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Andrei Visoiu

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Prime Numbers: Fast and Slow - part 2

Hello everyone! It has been a while since I have written a blog post on dev.to - I lacked the motivation to do it for quite some time, but now I intend to pick up where I left on my series, The Magic of Computing, more specifically prime numbers. During the previous article, we explored what prime numbers are, some of their basic uses in computer science and some basic algorithms related to them. This article will focus on generating lists of prime numbers.

An influential figure - Eratosthenes of Cyrene

Living for the most part of the 3rd century BC, Eratosthenes of Cyrene was a mathematician who is now considered the Founder of Geography. He was the chief librarian at the Library of Alexandria and the first person to compute an astonishignly accurate calculation of Earth's circumference, in approximately ~240BC, by comparing the positions of the Sun's rays in two locations. His calculations were only several kilometers off. More information on this can be found here
Apart from measuring the Earth, he also introduced an algorithm now considered ancient, but which is still used nowadays in optimised variations. It is called The Sieve of Eratosthenes and is used for finding prime numbers up to any given limit.

The Sieve of Eratosthenes - a simple, yet ingenious approach to generate prime numbers

The algorithm is based on a very simple idea - prime numbers cannot be the multiple of any prime number before them. Let the given limit for our algorithm be called n. Firstly, it considers all numbers, starting from 2, to be prime. Then, incrementally, for every number i from 2 up to n, it checks whether i is prime:

• if i is prime, the algorithm marks all the multiples of i lower than or equal to n as non-prime, or composite.
• if i is not prime, the algorithm continues. The algorithm ends when i has reached n.

Straightforward implementation

Below, you can find a basic C++ implementation of the algorithm, using it to print prime numbers up to a number n.

``````void sieve(int n) {
bool prime[n+1]; /// we need the numbers between 1 and n
for(int i = 0; i <= n; i++)
prime[i] = 1; /// we consider all number from 0 up to n to be prime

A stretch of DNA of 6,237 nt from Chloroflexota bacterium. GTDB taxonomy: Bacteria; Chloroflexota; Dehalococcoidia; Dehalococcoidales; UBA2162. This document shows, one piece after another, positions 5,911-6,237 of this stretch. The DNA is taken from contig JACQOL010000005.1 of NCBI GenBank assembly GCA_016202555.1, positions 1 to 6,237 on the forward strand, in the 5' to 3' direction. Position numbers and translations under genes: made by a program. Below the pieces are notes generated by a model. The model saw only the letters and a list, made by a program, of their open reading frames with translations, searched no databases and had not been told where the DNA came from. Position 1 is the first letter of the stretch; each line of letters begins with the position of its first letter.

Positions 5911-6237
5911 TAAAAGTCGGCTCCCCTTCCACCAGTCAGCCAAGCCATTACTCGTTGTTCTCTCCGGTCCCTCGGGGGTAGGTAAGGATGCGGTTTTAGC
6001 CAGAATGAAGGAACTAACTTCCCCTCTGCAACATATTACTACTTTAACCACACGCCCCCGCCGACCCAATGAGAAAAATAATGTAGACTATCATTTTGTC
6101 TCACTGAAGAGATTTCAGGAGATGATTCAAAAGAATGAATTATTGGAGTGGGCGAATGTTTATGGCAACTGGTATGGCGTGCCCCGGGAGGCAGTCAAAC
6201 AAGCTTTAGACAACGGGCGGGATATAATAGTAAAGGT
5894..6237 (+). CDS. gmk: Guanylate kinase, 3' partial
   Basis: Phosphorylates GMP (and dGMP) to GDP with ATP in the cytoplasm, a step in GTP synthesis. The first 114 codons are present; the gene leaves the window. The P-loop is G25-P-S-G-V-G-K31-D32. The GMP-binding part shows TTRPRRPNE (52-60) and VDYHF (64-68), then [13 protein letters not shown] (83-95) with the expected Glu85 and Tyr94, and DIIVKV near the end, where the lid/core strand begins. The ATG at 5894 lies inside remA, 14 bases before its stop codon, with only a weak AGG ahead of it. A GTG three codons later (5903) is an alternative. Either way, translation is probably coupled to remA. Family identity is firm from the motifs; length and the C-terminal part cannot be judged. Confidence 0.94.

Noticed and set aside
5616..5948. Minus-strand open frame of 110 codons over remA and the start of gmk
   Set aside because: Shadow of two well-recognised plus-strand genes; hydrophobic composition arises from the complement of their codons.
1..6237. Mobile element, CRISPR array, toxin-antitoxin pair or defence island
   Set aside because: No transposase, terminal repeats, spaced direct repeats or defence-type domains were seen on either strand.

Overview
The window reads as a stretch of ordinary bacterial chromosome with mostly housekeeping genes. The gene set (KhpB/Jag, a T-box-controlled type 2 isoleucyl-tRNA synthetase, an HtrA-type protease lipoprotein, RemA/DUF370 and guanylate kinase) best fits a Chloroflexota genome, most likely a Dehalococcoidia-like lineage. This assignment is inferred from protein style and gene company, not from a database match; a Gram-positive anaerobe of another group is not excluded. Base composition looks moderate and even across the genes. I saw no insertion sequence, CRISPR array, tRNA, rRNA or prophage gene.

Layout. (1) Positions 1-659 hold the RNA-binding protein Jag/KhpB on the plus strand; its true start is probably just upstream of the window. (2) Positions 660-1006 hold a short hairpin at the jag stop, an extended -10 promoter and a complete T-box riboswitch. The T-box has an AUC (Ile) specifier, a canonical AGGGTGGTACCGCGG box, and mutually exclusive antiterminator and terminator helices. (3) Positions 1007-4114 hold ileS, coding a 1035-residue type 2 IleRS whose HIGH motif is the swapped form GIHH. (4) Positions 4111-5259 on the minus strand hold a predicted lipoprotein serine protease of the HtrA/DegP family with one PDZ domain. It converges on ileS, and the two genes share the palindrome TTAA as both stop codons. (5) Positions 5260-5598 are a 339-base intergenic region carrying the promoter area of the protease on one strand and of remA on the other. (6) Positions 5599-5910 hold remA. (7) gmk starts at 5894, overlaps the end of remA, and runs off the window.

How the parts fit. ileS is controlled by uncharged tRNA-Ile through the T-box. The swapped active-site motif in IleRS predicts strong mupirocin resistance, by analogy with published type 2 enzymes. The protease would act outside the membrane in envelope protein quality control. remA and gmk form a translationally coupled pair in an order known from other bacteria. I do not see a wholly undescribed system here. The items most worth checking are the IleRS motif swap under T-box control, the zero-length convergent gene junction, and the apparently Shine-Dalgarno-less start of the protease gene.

for(int i = 2; i <= n; i++)
if(prime[i])
for(int j = 2*i; j <= n; j += i) /// we take all the multiples of i up to n and mark them as non-rpime
prime[j] = 0;
/// while printing, we don't consider 0 and 1 as primes.
for(int i = 2; i <= n; i++)
if(prime[i])
cout << i << ' ';
}
``````

Optimisations

An immediate optimisation comes from something also mentioned in the other article as well: we only need to check up to the square root of n, because any divisor greater than that would have had a number to pair with in order to get n by multiplying them. Also, when checking multiples, it is also worth observing that all the numbers less than i*i have already been marked when checking the primes smaller than i.
The implementation with the basic optimisations looks like this:

``````void sieve(int n) {
bool prime[n+1]; /// we need the numbers between 1 and n
for(int i = 0; i <= n; i++)
prime[i] = 1; /// we consider all number from 0 up to n to be prime

for(int i = 2; i*i <= n; i++)
if(prime[i])
for(int j = i*i; j <= n; j += i) /// we take all the multiples of i up to n and mark them as non-rpime
prime[j] = 0;
/// while printing, we don't consider 0 and 1 as primes.
for(int i = 2; i <= n; i++)
if(prime[i])
cout << i << ' ';
}
``````

When dealing with a big n, the sieve can be improved further by only checking odd numbers and only using bits to store the primality (for example, by using bitset). A great article on these optimisations can be found here.
The usage of sieves, such as The Sieve of Eratosthenes, has spawned a new area of expertise, called Sieve Theory.

The article has come to and end. The next article will be the last in which we will explore prime numbers and will be centered upon prime factorisation, so stay tuned!